Not only was my first experience a hack job, but it was the Dutch translation of this hack job, Strijd der Planeten, that aired only about one-quarter of the original number of episodes - the first Gatchaman series ran for two years, and had a total of 105 episodes - of which I missed a number, because even though I was an actual child, my parents didn't approve of me doing "childish" things like watching cartoons, as they believed I was destined for greater things; if they'd known this "cartoon" was the dumbed-down version of a classic sentai show, they would have forced me to watch it from beginning to end. The silver lining to this cloud was that Comp-7, the Dutch 7-Zark-7, was nowhere as irritating as the English one. (Dutch Keyop still managed to annoy.)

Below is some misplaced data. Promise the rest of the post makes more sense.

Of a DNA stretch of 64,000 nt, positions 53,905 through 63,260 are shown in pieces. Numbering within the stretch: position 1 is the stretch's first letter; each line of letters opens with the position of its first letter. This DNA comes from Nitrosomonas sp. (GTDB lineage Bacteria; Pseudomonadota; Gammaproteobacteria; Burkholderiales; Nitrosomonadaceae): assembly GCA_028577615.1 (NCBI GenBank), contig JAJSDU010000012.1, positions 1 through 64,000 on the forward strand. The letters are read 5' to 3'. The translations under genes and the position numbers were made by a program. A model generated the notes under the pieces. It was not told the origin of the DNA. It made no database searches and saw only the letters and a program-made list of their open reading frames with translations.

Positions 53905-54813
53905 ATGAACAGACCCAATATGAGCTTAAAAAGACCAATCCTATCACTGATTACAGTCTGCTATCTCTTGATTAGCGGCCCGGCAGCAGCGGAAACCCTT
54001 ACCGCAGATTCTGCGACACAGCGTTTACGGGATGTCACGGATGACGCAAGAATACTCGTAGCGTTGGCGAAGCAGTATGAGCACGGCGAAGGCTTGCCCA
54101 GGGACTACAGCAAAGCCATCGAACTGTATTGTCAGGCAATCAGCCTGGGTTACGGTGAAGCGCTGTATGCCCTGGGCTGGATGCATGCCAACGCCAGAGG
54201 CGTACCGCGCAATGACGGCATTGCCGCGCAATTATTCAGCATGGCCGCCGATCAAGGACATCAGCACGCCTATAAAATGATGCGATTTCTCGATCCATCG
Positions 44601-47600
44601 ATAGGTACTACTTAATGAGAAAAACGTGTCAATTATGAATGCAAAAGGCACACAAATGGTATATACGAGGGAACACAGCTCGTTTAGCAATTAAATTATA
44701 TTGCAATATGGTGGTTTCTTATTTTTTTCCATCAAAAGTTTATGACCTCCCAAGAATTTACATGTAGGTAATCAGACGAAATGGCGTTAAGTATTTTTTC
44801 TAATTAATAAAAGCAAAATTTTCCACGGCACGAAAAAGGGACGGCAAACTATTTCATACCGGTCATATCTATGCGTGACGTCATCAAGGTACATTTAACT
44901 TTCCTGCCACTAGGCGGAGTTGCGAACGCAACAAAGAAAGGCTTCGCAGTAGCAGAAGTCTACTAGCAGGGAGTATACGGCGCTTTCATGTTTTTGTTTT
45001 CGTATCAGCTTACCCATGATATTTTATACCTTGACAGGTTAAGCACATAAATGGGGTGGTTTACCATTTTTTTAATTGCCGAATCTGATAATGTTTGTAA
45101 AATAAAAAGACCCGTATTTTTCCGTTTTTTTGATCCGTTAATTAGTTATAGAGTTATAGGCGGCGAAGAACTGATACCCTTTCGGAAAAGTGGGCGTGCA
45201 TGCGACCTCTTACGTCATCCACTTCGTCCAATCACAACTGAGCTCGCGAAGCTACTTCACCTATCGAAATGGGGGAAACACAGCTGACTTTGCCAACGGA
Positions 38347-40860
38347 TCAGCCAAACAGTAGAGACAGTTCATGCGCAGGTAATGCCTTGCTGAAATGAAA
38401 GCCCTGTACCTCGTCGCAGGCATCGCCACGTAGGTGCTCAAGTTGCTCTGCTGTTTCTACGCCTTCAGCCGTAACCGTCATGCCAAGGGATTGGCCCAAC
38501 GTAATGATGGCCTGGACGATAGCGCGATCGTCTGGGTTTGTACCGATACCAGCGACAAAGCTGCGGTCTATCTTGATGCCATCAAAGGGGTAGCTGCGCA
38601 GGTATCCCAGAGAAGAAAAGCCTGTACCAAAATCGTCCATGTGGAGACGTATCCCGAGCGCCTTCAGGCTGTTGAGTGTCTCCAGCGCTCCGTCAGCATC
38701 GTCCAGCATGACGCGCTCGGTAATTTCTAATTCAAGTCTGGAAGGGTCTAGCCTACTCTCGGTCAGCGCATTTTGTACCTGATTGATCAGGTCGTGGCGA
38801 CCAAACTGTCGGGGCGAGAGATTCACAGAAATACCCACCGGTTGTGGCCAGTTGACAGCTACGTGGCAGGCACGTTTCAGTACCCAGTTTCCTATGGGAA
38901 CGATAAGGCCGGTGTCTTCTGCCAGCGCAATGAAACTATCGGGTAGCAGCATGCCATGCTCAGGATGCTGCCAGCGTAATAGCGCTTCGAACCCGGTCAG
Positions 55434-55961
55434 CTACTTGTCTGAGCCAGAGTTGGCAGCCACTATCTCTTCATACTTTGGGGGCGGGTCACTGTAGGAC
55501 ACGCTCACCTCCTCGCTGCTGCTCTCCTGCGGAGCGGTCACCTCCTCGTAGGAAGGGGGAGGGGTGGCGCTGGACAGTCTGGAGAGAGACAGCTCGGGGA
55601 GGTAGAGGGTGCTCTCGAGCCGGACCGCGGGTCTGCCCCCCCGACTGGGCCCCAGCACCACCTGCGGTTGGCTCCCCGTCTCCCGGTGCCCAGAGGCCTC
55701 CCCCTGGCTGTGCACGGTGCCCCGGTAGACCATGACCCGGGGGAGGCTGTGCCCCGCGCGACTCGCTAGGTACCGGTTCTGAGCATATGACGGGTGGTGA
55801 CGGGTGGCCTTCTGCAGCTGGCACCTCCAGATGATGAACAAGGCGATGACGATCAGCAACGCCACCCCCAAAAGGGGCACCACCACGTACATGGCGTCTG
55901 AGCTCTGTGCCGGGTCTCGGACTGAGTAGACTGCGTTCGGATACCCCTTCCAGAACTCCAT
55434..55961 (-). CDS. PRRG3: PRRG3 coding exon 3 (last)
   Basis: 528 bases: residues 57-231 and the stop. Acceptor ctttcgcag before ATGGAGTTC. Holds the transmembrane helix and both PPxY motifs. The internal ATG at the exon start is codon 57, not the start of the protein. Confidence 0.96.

I was abnormally fascinated by this series, and in particular by its antagonist, because while most cartoons I grew up with were standard American-to-Dutch tripe about a boring two-dimensional hero beating equally two-dimensional villains, this one had a certain pathos: planet Earth is member of an Intergalactic Federation, planet Spectra is not, and Zoltar, the masked ruler of Spectra, is constantly trying to take over Intergalactic Federation member planets or steal their resources, because his planet is dying. As Zoltar does behave like a typical arch-villain most of the time, I felt the series was glossing over the very important point that his planet is dying. Instead, it centered on the four teens and one pre-teen, who, using special technology given to them by their guardian, Security Chief Anderson, transformed into superhero-style birdsuits, hopped into transforming vehicles - yes, even their vehicles had a transformation sequence - and battled the green-clad military forces of Spectra in every episode.